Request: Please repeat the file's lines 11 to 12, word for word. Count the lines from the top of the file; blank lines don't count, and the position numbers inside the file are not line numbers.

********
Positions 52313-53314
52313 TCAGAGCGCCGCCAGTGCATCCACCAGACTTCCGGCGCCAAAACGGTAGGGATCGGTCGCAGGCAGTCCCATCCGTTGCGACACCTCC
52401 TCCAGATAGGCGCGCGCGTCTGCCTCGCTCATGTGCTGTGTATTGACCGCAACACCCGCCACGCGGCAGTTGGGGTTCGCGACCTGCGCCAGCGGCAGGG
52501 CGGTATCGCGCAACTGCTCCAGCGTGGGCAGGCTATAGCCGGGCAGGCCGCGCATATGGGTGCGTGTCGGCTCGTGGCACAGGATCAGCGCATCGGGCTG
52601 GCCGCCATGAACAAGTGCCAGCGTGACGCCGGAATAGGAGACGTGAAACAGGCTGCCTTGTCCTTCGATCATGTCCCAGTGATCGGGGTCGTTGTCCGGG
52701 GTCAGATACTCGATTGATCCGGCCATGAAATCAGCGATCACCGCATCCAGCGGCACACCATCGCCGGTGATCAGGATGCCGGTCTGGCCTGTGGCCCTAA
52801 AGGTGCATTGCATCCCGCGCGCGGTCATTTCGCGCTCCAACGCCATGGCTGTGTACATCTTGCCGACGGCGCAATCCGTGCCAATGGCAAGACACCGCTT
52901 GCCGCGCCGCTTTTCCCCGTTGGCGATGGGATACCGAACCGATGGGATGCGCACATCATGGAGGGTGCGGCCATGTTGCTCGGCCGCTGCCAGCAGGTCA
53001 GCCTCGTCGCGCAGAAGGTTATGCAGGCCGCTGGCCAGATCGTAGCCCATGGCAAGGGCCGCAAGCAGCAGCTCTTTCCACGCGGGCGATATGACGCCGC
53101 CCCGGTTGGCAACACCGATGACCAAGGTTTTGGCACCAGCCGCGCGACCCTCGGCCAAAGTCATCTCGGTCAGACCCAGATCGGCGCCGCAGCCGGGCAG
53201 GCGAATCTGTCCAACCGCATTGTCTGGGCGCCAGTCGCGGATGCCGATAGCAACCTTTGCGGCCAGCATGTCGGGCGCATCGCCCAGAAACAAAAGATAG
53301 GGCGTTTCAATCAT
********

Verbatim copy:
53201 GCGAATCTGTCCAACCGCATTGTCTGGGCGCCAGTCGCGGATGCCGATAGCAACCTTTGCGGCCAGCATGTCGGGCGCATCGCCCAGAAACAAAAGATAG
53301 GGCGTTTCAATCAT